More than two years ago, as summer changed to fall, I was walking to the gym when I heard, wafting out of the window of a restaurant, a snatch of a jazz song. It was a minor third, descending to the root, first on a trumpet, then on a saxophone, repeated several times over shifting chords. That’s it. Just a wisp of a song, really, barely a few bars, not much more than a fragment.
Yet this fragment lodged in me, the minor third recalling itself. At some earlier time in my life, perhaps during the brief period in high school when I studied jazz, I had heard that interval over those shifting chords. After a few days of having these four bars of music teasing me maddeningly in my head, I called my childhood best friend. I had only seriously listened to jazz in high school because of him, because I wanted to emulate him, his energy and boundless talent.
I sang the fragment to him over the phone.
No dice. He didn’t recognize it.
Thus the quest began. I started buying canonical jazz albums. I had begun working with the composer Darcy James Argue on a live jazz and multimedia piece about conspiracy theories called Real Enemies, which will premiere in November at the Brooklyn Academy of Music. So, that minor third echoing every day, any time Darcy mentioned a jazz artist, I’d buy an album. I began in the most clichéd place (Kind of Blue, of course) and moved on from there, taking in Horace Silver, Charles Mingus, Ornette Coleman. Trane and Bird and Monk. Brubeck. The Modern Jazz Quartet. Mulatu Astatke. Ahmad Jamal. Ellington. Basie. Jelly Roll Morton. Louis Armstrong.
I failed to find the song. But as I came to grips with the notion that I might never find it, my quest became an education, and my education became a passion. In searching for that song, I had fallen in love with an endless universe of great music, one of America’s great gifts to the world—a canon in which both the individual artist and the ensemble, the improvised and the written, the live and the static, coexist.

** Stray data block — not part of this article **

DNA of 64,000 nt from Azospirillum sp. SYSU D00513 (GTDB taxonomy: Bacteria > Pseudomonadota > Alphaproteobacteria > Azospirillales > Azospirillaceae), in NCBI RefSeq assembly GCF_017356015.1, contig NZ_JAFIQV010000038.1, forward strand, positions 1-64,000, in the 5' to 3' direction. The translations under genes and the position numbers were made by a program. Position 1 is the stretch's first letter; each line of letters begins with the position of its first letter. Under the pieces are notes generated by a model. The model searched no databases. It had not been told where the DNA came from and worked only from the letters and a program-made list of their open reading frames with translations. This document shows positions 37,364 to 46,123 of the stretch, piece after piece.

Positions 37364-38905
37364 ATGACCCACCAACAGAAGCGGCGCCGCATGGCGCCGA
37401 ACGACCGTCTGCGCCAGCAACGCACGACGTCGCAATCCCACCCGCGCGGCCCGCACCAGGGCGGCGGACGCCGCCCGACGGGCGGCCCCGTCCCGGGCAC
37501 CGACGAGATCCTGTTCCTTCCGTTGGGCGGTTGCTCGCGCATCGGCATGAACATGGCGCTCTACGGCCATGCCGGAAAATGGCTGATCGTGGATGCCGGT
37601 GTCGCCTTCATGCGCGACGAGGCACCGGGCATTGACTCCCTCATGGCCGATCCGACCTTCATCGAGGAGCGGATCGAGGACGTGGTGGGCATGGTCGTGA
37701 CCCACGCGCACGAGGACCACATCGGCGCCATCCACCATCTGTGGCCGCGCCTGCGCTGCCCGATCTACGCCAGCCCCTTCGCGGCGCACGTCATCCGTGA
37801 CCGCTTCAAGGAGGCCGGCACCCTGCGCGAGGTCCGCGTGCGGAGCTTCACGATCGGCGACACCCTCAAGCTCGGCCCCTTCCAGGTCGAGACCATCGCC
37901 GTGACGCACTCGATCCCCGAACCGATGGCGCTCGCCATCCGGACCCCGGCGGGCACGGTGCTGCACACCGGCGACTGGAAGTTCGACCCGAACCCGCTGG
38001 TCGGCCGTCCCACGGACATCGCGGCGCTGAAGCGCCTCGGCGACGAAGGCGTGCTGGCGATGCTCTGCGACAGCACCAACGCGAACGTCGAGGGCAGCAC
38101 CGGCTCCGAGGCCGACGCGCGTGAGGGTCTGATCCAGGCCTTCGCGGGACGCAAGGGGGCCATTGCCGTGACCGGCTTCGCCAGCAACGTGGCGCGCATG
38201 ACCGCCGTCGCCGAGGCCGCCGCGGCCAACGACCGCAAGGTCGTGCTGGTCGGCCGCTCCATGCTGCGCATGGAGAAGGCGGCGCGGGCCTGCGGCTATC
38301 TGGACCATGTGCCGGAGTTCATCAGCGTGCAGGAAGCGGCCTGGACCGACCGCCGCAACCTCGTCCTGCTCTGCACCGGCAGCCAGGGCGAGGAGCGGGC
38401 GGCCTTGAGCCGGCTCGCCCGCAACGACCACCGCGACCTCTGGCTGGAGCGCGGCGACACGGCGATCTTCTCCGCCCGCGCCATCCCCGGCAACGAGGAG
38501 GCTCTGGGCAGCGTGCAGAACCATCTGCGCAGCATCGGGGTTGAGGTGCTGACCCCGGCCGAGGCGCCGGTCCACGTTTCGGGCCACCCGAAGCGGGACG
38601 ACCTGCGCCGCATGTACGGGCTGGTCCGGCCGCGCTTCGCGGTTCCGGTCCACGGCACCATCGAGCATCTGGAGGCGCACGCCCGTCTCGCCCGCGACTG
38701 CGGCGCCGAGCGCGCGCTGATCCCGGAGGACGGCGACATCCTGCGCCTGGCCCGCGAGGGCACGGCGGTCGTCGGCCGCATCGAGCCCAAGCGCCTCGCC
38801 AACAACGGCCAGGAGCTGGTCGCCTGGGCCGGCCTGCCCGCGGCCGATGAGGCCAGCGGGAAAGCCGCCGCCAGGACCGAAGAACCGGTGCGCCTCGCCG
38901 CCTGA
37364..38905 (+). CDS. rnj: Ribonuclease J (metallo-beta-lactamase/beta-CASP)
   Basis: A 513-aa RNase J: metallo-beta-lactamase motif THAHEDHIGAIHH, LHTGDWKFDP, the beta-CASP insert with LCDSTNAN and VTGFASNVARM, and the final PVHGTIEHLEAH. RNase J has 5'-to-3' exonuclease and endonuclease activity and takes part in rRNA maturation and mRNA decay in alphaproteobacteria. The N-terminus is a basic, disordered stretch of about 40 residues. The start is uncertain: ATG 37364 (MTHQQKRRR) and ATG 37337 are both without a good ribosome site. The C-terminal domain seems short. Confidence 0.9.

Earlier this week, exhausted and distracted, I saw a teenager playing the tenor saxophone outside a Barnes and Noble. He performed “Freddie Freeloader,” one of the first songs I discovered on the quest. I tipped him and went inside the store.
As I exited a few minutes later, he was playing a different song. A song whose main gesture was a minor third, descending to the root, repeated a few times. It was the interval I had searched for over these last two years. The shifting chords were absent, but I’d recognize that interval anywhere.
In my excitement, I lost all sense of propriety, and interrupted his playing. “I’m sorry, I’m sorry,” I said. “What song is that?”
The young man stiffened up, like I was giving him a pop quiz, and, looking straight ahead, rather than at me. “‘Stolen Moments,’” he said.
“Can you keep playing?” I asked.
He put mouth to reed. The interval danced out of his saxophone.
I tipped him as generously as I could and ran home. I knew the song’s face, and its name. “Stolen Moments”!
I texted Darcy immediately to tell him the whole story. He told me he considers the album it appears on (Oliver Nelson’s The Blues and the Abstract Truth) one of the 10 best jazz albums of all time, and that the song is a regular feature at jam sessions. “Stolen Moments” is, to him, the best example of the power of repeating a static melody over shifting chords, a technique called oblique motion. I went home and listened to the song on a loop for hours, the oblique motion of the interval and the shifting chords making me tear up every time I heard it.
When the fragment of Stolen Moments first lodged in me two years ago, I was hungry to find it mostly because of the memories it brought to mind. But if I’d found it immediately, would I have learned to love the music that I love so much now? It was only through the quest to find the song, the song’s and my oblique motion towards each other, that I’ve become able, truly, to hear it.